Album Reviews

Melanie C – Reason

UK release date: 10 March 2003


Right now a Spice Girls reunion would do Melanie C more harm than good. A Ringo while the Spice-brand survived, Melanie C is becoming a Robbie after its dissolution. Like the sole survivor of Take That, Miss C has risen from the ashes of the group that made her famous, and is creating a brand all her own with the release of her second album, Reason.

This new album completes a journey that began with Melanie’s debut solo release, the top-selling Northern Star. The first solo album from the Spice camp, Northern Star was stylistically diverse and showcased an artist searching for her “musical voice”. With the release of Reason, Melanie has found a voice and a place in the world that she is more comfortable with. Though its content varies from the dark and soulful to rock-guitar driven pop, this second release feels more mature and unified. Melanie’s distinctive (though far less than Diva-ish) voice adds to this sense of unity, as does the optimism and hope that runs through most of the twelve tracks on Reason.

In this well-produced and catchy pack of twelve there are four stand-outs: the slow electric-guitar and lyric-driven first single, Here It Comes Again, the energetic rock of Let’s Love, the car-friendly guitar-pop celebration Yeh Yeh Yeh, and the simple soulful Do I. Second tier cuts include the upbeat but drumless piano-based Reason, together with the cleverly arranged Water. The weakest link musically (though not lyrically) is actually the planned second single, On The Horizon. Horizon is in fact the closest that this album ever comes to producing a Spice-like track.

But there is also a more positive spice to be found here – in the variety of collaborators that has clearly brought extra life to Reason. Although eleven out of the twelve cuts have Melanie as a co-writer, the other co-credits vary with almost every piece. Production and song-writing partners include Marius De Vries (Moulin Rouge), Peter-John Vettese (Jethro tull), Guy Chambers (Robbie Williams), as well as thirteen other collaborators. Separate lyrical credits are not clear, but Melanie’s personal life resonates with the words she sings. Breaking away from a more negative past, finding yourself as you move into a more optimistic present, and seeking a loving partnership as a reason for living – these are the main subjects that are developed by the Concept-album-like flow of the lyrics. Then Let’s Love and Yeh Yeh Yeh finish it off with an upbeat flourish, emphasising the completion of the 12 step progression, and ending it on a high note both musically and emotionally.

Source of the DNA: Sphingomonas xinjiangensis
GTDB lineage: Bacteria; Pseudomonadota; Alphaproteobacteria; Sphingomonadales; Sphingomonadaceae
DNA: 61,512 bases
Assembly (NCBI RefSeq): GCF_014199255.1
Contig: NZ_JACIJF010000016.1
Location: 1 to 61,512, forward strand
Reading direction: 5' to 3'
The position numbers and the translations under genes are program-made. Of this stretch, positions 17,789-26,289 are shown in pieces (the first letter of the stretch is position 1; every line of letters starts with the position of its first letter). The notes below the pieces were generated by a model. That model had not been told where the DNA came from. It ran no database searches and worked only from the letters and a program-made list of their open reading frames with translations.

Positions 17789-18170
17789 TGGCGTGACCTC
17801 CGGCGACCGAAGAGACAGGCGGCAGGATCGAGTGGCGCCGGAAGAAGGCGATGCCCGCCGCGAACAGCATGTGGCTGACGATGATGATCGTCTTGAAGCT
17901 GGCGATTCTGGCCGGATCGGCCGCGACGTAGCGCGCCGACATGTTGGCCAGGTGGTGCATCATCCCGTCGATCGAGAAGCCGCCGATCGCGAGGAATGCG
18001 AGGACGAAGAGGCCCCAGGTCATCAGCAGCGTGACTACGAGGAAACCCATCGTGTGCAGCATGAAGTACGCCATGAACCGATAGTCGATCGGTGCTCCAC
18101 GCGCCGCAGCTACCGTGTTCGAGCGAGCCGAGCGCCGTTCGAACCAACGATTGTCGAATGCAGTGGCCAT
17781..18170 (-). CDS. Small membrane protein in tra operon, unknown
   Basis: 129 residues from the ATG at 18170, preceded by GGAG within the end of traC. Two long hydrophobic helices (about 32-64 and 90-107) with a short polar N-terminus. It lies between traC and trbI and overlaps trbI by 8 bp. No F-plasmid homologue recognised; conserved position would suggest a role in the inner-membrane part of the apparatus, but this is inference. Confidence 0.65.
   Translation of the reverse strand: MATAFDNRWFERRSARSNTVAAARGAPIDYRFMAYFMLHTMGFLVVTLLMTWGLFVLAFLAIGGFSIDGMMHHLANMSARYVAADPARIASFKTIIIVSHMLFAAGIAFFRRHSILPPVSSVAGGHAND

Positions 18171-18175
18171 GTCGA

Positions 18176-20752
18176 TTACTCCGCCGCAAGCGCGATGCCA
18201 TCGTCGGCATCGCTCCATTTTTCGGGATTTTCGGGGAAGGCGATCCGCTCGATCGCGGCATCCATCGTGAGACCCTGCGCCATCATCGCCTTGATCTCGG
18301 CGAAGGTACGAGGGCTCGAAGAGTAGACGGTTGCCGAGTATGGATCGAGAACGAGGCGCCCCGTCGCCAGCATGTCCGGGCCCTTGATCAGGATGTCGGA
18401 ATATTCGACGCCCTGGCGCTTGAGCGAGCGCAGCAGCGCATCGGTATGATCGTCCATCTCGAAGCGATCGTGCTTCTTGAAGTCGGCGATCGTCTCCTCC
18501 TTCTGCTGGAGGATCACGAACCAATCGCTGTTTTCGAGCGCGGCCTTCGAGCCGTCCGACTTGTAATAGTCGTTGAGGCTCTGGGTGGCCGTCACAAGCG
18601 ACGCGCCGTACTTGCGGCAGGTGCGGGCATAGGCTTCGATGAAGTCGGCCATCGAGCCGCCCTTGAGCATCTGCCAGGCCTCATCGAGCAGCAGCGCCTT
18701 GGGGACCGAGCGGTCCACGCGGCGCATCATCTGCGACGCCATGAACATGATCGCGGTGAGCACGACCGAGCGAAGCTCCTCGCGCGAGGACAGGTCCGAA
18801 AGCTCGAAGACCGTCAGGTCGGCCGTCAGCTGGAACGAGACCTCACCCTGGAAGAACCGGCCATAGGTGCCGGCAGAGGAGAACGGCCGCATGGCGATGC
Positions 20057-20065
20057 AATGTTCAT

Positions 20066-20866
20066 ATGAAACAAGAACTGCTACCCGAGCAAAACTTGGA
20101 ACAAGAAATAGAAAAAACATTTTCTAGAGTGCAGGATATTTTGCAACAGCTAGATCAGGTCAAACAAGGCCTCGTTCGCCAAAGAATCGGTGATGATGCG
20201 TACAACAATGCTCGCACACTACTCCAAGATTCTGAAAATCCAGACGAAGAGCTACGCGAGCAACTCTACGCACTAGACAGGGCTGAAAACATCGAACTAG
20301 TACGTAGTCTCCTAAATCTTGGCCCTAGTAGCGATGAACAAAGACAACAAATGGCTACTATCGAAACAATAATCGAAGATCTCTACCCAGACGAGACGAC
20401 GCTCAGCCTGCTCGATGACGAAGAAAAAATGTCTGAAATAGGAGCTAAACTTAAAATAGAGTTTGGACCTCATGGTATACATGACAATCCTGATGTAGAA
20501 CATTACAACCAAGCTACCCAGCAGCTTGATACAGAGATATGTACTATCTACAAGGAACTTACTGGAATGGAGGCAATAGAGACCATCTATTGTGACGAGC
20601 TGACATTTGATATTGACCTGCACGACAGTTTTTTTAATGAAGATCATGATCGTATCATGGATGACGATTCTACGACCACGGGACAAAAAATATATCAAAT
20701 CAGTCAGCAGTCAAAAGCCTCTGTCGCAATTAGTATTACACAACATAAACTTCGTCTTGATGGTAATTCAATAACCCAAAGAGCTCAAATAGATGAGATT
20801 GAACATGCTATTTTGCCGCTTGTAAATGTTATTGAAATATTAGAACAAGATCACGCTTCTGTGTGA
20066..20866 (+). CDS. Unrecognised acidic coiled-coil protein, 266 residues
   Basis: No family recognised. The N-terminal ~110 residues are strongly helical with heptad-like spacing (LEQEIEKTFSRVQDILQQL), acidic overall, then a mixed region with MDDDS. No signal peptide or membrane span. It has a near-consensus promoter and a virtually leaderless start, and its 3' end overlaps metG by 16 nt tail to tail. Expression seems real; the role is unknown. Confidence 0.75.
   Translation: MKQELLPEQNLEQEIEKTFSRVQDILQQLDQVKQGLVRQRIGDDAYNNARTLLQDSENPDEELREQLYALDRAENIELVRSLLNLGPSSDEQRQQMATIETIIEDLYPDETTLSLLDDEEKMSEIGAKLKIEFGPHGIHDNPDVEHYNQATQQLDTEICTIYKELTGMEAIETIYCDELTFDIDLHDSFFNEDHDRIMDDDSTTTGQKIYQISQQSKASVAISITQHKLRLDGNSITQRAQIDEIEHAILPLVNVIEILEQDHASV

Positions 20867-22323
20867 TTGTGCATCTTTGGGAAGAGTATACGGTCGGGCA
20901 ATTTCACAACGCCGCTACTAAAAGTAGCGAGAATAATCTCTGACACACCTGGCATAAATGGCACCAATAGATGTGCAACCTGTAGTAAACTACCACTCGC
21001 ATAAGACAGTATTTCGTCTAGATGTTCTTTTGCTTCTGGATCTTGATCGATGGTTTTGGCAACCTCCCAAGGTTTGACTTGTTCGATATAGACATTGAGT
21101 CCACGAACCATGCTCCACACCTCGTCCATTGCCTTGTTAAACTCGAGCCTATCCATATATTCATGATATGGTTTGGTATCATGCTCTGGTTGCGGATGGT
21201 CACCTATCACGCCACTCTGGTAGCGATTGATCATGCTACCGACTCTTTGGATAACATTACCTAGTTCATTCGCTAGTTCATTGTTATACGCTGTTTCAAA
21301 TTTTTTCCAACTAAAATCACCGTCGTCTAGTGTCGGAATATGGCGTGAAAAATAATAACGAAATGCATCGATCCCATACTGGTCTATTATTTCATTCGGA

From beginning to end Reason comes across as a perfectly packaged piece of pop. Together with Melanie C’s carefully tailored new image and press diplomacy, it gives her a truly sporting chance of escaping the gravitational pull of Planet Spice once and for all. The more mature nature of this album will attract a new tween crowd, and they – when combined with Mel’s previous fan-base – will provide Miss Chisholm with the foundation for a successful solo pop career for a few years to come.


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Melanie C – Reason


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